Beds, Herts & Bucks

West Hertfordshire hospital campaigners call public meeting a 'sham'

Watford General Hospital Image copyright Google Maps
Image caption NHS bosses said they have to be "realistic about what we ask for" from government

Campaigners are angry at plans to invest in existing Hertfordshire hospitals rather than build a new one.

NHS bosses revealed their "preferred way forward" at a public consultation meeting on Thursday, but were accused of already making a decision.

Bosses favour investing in services in Watford, St Albans and Hemel Hempstead.

Mike Penning MP called the meeting a "sham", but an NHS representative said they were explaining "the process... [and] the decisions we need to make".

The West Herts Hospitals NHS Trust (WHHT) and Herts Valleys Clinical Commissioning Group (HVCCG) want to spend £350m on healthcare improvements, including:

  • Watford General Hospital would be refurbished and get new theatres and critical care buildings
  • St Albans City Hospital would be enhanced as a surgical facility with a new cancer and surgical centre with diagnostic suite
  • Hemel Hempstead Hospital would become a planned medical centre and have a new urgent treatment centre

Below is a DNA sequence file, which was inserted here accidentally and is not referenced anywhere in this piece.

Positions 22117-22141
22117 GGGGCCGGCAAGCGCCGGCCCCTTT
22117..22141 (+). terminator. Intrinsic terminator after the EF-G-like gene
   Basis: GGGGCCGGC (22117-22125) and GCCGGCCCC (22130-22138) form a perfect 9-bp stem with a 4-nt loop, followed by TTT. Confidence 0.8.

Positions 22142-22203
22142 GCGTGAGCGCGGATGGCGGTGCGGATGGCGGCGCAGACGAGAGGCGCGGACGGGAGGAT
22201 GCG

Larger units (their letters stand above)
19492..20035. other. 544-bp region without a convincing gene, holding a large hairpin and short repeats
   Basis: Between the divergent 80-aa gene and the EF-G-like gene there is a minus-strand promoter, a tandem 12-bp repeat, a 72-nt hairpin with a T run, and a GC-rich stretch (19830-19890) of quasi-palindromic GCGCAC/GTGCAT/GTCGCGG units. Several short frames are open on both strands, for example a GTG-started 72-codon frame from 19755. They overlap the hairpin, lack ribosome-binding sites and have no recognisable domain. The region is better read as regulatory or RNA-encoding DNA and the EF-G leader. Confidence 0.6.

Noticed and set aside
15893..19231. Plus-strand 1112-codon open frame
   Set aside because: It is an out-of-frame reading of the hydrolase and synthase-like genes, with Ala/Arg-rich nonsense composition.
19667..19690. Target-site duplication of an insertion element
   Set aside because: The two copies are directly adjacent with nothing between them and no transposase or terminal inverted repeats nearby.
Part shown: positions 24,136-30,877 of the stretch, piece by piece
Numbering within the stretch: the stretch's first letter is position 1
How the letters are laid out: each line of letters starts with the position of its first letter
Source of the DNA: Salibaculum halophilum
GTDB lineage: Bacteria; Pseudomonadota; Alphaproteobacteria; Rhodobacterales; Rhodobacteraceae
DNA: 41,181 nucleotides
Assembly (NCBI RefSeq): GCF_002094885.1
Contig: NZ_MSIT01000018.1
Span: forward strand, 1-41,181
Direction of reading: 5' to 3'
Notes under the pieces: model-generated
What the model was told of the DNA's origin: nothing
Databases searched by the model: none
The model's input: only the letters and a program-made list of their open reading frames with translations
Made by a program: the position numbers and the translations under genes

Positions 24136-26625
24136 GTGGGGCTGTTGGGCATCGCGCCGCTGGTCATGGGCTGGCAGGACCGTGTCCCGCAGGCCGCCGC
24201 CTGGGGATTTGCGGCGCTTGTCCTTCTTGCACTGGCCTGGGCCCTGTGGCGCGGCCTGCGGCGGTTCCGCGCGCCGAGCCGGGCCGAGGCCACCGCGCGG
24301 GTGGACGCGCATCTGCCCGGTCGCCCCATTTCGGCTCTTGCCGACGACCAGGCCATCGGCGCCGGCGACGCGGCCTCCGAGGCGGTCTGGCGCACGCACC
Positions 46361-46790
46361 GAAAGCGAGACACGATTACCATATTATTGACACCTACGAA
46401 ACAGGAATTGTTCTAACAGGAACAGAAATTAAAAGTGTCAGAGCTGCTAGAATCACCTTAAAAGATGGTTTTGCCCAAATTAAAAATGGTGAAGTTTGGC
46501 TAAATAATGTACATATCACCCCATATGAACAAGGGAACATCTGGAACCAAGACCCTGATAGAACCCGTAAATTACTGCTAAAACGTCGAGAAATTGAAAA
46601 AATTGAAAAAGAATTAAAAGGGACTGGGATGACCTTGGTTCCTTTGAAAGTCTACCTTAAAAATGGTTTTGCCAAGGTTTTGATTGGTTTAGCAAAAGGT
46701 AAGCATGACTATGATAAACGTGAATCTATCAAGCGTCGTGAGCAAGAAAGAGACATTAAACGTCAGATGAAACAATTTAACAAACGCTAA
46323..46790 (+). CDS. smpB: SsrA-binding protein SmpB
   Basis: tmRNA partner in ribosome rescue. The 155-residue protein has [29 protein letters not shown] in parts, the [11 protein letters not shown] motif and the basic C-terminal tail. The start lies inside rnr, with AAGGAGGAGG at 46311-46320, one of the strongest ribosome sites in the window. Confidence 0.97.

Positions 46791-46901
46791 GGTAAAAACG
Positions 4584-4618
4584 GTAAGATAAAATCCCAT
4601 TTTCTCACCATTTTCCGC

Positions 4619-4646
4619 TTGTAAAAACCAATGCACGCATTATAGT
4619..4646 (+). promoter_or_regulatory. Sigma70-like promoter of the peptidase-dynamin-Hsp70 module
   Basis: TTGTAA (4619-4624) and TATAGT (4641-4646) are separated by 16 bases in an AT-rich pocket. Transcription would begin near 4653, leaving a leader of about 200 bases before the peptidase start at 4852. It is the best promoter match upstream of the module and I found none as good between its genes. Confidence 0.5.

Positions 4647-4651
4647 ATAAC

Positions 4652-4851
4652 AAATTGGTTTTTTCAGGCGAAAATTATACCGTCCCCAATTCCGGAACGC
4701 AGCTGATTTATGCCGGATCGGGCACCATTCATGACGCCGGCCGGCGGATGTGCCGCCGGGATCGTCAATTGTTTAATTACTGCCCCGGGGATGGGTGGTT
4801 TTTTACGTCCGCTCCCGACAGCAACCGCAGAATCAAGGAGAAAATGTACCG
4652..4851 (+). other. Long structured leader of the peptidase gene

Campaigners want a new hospital that would be more central to St Albans, Watford and Hemel.

Mr Penning, Conservative MP for Hemel, said: "They'd made their mind up before they arrived, they've not really listened to the community and actually what we need is a new, purpose-built acute hospital.

"I think we can raise that money, but it's a sham and that really disgusts me."

'Realistic'

The West Herts 21st Century Hospital campaign group said it has architects working on plans after raising £20,000 through crowdfunding.

Jean Ritchie, from the group, said: "We could, for the same money, or very little more, build a hospital that we could all get to and that would so improve patient care."

WHHT deputy chief executive, Helen Brown, said the meeting was not a formal consultation and the decision would be made in July.

"We were telling people about the process we were going through, the decisions we need to make, the constraints we are working within and getting their views," she said.

"We have been listening to people, it's not that we don't hear what people are saying but we also have to listen to the people who make the decisions about how much money we might get and we have to be realistic about what we ask for."

More on this story

Related Internet links

The BBC is not responsible for the content of external Internet sites